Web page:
What is a Wrist Fracture?
The wrist is made of 8 small bones that connect with the 2 long forearm bones, called the radius and the ulna. While a broken wrist can happen with a fracture to any of these 10 bones, the most common bone to break is the radius. This is called distal radius fracture (For more information see Distal Radius Fracture).
How is it Diagnosed?
The UofL Health – Hand Care team will do a physical examination and obtain x-rays. Sometimes an MRI or CT scan may be needed to get better detail of the extent of the injury. Ligaments (soft tissues that hold bones together), tendons, muscles and nerves may also be injured and will need treatment too.
What is the Treatment for Carpal Metacarpal Arthritis?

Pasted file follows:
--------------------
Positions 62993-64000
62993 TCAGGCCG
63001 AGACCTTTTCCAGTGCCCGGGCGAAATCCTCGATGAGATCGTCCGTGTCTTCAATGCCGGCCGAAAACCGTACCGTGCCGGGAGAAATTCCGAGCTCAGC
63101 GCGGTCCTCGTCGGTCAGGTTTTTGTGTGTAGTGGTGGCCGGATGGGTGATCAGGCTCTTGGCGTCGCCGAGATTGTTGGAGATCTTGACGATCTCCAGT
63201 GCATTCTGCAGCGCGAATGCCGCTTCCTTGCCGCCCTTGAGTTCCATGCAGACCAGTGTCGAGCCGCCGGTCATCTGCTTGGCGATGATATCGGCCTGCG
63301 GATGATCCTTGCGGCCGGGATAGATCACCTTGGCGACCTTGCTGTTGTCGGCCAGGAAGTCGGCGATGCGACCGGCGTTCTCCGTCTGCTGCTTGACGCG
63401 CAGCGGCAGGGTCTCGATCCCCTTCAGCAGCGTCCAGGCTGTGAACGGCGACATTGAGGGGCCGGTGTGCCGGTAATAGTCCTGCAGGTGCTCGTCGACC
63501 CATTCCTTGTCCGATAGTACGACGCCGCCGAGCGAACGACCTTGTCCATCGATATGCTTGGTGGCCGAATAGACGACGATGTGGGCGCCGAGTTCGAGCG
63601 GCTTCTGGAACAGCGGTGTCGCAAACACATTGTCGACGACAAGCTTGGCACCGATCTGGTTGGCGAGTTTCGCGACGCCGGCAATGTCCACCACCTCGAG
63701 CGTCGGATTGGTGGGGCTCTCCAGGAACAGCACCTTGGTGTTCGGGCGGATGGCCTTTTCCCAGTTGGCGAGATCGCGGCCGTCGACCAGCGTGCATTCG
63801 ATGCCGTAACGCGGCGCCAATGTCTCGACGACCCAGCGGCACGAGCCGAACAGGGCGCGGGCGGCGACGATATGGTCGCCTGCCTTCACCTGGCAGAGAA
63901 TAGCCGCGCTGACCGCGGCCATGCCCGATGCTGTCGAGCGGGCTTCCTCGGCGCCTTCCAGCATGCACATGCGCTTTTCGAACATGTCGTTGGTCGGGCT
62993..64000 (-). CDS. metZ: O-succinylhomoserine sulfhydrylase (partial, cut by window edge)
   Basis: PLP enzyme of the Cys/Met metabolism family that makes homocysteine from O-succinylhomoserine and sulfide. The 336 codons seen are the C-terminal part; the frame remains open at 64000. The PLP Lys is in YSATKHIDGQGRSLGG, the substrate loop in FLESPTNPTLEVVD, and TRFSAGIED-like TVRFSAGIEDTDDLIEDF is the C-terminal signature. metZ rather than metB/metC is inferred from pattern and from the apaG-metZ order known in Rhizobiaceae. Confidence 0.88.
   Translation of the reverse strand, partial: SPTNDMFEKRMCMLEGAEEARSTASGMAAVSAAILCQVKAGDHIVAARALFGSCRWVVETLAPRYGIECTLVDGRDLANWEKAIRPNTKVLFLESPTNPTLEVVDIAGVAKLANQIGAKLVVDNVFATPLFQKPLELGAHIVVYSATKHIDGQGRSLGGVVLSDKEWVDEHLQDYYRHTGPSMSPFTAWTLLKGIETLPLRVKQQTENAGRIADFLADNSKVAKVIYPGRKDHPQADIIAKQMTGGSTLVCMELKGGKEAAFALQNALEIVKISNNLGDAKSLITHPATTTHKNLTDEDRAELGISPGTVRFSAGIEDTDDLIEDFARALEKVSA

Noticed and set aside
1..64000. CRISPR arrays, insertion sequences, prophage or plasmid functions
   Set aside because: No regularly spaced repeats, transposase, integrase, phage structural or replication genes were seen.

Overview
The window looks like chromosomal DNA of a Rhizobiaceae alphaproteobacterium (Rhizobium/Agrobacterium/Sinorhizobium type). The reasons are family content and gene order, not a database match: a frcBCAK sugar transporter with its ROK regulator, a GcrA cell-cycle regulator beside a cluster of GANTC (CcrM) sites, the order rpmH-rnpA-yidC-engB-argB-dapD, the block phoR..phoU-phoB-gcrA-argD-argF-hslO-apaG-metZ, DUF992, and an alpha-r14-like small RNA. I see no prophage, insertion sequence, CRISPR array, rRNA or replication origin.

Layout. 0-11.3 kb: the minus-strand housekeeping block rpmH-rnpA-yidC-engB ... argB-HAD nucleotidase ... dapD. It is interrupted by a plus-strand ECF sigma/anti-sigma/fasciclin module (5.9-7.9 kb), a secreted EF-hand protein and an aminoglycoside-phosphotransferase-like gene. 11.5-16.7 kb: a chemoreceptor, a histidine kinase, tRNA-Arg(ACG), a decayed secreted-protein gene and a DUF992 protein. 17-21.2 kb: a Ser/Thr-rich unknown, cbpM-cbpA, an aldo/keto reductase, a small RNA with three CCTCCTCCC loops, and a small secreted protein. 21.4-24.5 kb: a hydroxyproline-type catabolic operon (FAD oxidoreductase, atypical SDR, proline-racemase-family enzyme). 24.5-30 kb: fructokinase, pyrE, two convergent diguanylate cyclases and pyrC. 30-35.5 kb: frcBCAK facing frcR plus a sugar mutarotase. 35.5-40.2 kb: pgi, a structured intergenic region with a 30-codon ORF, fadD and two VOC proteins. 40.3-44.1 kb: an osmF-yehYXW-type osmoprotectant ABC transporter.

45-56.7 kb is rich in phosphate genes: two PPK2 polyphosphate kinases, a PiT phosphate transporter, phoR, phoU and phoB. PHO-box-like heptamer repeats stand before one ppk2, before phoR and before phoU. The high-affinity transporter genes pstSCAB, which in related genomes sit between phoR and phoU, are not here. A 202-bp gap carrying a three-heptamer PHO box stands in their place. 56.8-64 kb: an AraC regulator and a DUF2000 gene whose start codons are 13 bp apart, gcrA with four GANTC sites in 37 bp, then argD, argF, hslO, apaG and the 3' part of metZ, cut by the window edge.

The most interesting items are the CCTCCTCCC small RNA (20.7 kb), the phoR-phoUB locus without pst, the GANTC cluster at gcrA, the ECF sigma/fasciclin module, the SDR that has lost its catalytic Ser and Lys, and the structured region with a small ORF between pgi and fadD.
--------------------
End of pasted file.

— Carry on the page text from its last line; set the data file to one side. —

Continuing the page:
Non-displaced fractures in which bones do not move out of place are referred to as “stable.” Some breaks are displaced and will need to be moved back in place (called reduction or setting), can also be stable enough to treat with a splint or cast. Some wrist fractures are unstable and the bones can move or shift even when put back into place.
There are more severe fractures that break apart or shatter into many pieces. These types of fractures often require surgery to restore and hold their alignment. An open fracture occurs when a fragment of bone breaks through the skin.